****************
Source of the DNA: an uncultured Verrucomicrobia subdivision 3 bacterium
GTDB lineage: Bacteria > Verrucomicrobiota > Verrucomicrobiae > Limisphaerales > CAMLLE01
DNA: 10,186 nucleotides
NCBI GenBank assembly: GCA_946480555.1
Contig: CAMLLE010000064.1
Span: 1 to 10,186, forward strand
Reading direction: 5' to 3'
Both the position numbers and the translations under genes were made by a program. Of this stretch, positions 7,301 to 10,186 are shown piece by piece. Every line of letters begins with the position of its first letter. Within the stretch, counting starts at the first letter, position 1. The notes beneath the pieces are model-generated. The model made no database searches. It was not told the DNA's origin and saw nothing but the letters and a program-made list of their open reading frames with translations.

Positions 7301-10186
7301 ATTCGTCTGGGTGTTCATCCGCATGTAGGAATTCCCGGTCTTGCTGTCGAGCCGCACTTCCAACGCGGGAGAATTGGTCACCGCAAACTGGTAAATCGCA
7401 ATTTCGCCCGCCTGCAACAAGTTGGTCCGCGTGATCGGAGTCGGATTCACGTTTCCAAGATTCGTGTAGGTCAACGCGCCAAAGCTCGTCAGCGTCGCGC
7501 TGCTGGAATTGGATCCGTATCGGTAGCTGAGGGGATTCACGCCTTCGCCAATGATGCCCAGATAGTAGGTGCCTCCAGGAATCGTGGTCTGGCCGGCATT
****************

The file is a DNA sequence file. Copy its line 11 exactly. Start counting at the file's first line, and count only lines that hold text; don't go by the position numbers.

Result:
7401 ATTTCGCCCGCCTGCAACAAGTTGGTCCGCGTGATCGGAGTCGGATTCACGTTTCCAAGATTCGTGTAGGTCAACGCGCCAAAGCTCGTCAGCGTCGCGC